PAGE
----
Each of Mr. Obama’s annual deficits has been larger than any since the 1940s. Deficits aggregate into debt, and as I have previously written it is reasonable to think of President Obama and George W. Bush as each being responsible for roughly one-third of the debt — with all presidents from George Washington through Bill Clinton responsible for the remaining third. (In the absence of George W. Bush, it would of course be much harder, perhaps impossible, to argue that President Obama has not been a radical departure from previous presidents on debt.)

President Obama did significantly increase the path of future federal outlays — e.g., Obamacare — at a time when we need to decrease them. Given our extremely poor long-term budget outlook, this decision strikes many as particularly shocking. Though again, previous presidents have increased future outlays when they needed to be cut. Check your encyclopedia for Bush, George W. . . .

Rather than acknowledge reality, Obama shuts his eyes and pretends things are swell. It is that disconnect with reality that pisses off the average American. We ran into the same phenomena with Bush and Cheney, who insisted we were “winning” in Iraq. We were not and we did not. Iraq is now solidly in Iran’s camp and is no reliable friend of ours. Anyone want to argue that is a winner?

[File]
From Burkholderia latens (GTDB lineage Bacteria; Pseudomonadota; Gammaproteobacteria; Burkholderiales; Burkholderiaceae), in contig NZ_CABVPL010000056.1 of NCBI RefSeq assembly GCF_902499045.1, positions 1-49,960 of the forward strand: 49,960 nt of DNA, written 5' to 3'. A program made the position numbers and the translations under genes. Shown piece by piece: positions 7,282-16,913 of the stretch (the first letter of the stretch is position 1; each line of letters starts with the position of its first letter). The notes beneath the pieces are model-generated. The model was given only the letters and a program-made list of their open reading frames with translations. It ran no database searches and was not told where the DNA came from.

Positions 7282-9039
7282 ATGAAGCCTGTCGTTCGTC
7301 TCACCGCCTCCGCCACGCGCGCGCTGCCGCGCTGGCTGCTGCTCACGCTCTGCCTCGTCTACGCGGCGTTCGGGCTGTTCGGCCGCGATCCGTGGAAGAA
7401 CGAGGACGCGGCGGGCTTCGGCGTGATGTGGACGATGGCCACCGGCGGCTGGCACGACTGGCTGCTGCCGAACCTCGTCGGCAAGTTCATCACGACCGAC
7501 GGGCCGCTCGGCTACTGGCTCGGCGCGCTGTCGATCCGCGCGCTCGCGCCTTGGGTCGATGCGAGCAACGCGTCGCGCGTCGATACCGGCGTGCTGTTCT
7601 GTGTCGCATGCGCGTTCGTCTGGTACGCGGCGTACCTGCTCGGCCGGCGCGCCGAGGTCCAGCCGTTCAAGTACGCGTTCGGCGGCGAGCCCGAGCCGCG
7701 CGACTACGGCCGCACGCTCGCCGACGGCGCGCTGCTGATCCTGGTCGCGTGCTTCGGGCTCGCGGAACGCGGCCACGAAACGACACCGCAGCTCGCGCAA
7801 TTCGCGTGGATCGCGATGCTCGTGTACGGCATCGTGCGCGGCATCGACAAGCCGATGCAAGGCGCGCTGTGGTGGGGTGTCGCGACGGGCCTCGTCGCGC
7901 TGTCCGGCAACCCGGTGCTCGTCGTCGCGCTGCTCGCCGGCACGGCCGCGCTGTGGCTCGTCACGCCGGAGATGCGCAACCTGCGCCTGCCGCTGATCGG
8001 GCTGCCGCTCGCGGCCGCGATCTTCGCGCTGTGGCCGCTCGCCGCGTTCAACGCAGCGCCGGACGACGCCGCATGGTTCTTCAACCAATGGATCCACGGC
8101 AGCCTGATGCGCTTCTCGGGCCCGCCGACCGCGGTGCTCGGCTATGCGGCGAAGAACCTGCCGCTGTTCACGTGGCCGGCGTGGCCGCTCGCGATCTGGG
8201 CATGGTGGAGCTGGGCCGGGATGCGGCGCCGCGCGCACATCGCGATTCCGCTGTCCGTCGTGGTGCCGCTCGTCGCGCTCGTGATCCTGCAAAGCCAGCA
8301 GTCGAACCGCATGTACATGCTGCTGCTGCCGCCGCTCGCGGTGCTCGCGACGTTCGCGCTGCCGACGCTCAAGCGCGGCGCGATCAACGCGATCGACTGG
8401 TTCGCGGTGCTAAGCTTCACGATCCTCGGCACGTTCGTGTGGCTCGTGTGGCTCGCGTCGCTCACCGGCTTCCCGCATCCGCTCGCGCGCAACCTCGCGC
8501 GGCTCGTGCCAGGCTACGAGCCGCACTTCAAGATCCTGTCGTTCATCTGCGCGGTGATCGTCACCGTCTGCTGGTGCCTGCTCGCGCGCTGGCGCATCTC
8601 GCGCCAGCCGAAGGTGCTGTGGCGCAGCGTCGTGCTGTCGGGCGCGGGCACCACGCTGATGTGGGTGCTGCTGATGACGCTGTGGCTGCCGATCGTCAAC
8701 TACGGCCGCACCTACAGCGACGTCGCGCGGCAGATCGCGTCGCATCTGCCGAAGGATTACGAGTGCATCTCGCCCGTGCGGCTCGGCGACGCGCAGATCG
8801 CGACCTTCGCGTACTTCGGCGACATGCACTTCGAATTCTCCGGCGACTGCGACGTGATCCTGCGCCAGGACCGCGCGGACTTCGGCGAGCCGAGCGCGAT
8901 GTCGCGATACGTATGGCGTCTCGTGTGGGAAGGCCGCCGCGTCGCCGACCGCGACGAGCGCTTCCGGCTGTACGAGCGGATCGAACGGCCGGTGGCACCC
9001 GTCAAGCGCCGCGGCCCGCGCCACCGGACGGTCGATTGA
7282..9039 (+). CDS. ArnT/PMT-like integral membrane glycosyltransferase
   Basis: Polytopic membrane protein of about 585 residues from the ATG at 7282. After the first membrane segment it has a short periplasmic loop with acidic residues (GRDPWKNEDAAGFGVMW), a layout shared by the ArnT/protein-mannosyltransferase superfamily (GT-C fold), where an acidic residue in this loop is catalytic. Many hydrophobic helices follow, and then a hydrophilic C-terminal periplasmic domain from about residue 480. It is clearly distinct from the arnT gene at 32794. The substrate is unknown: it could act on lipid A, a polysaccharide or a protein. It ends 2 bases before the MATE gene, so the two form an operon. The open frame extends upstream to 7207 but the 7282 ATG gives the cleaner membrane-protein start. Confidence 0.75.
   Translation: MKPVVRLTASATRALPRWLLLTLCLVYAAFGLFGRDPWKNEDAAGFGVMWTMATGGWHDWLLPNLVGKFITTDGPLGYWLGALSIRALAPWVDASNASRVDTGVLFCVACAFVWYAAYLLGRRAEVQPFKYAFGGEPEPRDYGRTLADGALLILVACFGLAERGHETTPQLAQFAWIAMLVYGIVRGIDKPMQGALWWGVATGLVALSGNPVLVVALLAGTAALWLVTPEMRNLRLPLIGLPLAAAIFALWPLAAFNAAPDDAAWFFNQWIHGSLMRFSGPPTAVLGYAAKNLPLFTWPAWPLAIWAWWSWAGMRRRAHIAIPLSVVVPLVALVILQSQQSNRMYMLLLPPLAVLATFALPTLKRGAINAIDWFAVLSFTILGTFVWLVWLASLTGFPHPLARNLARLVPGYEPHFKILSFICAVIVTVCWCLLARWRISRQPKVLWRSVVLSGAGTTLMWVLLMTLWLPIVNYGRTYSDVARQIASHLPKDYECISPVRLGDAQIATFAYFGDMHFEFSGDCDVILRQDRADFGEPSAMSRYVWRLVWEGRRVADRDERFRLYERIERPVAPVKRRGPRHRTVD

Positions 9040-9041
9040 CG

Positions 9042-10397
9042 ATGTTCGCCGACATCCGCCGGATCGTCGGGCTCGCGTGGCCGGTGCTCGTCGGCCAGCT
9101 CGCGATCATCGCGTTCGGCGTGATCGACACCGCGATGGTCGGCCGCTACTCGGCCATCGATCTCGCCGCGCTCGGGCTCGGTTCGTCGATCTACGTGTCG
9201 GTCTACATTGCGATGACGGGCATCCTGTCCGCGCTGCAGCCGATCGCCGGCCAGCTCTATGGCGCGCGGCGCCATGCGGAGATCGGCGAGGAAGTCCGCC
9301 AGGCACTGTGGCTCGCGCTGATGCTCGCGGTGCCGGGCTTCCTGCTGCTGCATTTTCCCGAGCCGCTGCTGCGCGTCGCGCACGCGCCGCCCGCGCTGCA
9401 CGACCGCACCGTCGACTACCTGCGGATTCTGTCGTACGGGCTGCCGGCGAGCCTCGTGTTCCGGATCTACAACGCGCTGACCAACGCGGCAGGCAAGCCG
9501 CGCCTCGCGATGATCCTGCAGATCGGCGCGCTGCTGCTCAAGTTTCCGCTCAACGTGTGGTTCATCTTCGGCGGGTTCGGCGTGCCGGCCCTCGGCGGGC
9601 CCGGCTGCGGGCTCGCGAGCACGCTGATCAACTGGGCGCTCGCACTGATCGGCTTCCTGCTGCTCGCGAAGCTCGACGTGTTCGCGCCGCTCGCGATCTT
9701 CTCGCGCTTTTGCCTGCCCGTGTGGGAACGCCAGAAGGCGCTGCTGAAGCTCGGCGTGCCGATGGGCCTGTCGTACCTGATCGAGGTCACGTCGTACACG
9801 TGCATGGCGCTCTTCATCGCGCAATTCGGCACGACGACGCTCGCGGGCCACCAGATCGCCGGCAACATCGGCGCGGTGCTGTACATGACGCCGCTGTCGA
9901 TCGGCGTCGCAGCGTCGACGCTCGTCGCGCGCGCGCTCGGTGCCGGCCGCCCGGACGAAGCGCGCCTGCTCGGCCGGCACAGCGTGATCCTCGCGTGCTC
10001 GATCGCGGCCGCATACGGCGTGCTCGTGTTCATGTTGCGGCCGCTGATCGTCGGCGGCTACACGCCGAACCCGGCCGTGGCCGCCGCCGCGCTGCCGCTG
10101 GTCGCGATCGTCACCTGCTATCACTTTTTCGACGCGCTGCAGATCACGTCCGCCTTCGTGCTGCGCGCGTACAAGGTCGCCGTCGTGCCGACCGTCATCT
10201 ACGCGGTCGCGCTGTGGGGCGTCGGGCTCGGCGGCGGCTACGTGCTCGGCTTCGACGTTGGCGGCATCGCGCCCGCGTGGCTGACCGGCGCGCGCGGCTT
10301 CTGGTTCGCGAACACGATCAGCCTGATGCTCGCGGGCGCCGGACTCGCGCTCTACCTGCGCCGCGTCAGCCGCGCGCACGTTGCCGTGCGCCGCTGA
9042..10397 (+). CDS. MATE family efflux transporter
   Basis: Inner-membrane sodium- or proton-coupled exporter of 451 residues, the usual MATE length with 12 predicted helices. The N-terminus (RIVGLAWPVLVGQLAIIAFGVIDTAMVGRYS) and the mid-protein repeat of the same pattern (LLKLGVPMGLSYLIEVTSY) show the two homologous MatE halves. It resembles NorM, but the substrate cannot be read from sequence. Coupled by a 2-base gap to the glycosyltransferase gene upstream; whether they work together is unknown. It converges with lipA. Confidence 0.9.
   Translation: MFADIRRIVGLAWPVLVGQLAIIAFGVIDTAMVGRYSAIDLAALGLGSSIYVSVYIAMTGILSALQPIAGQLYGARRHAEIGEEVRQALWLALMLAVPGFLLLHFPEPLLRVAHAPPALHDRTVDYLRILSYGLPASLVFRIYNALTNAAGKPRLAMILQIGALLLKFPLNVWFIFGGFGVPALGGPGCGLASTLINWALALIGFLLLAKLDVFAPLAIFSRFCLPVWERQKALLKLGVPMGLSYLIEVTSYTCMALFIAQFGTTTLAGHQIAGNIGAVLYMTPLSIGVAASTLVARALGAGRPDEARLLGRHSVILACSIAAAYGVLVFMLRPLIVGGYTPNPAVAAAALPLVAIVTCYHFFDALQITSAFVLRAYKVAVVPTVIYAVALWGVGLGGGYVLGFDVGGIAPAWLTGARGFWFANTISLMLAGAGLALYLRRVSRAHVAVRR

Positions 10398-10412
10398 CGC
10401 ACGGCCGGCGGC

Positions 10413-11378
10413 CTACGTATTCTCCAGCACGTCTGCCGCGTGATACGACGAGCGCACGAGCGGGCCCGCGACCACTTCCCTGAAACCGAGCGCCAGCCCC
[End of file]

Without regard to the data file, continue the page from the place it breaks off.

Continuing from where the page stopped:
Obama is on his way out. He failed to make good on his vision. He went for the small and the banal. He opted for class warfare rather 21st Century visionary. His legacy will be his sad, pathetic embrace of the likes of Sandra Fluck. That does not create a record that will have people lining up at his Presidential library.

Previous articleElection Open Thread
Next article991 Votes in Ohio at this moment
Larry C. Johnson is a former analyst at the U.S. Central Intelligence Agency, who moved subsequently in 1989 to the U.S. Department of State, where he served four years as the deputy director for transportation security, antiterrorism assistance training, and special operations in the State Department's Office of Counterterrorism. He left government service in October 1993 and set up a consulting business. He currently is the co-owner and CEO of BERG Associates, LLC (Business Exposure Reduction Group) and is an expert in the fields of terrorism, aviation security, and crisis and risk management, and money laundering investigations. Johnson is the founder and main author of No Quarter, a weblog that addresses issues of terrorism and intelligence and politics. NoQuarterUSA was nominated as Best Political Blog of 2008.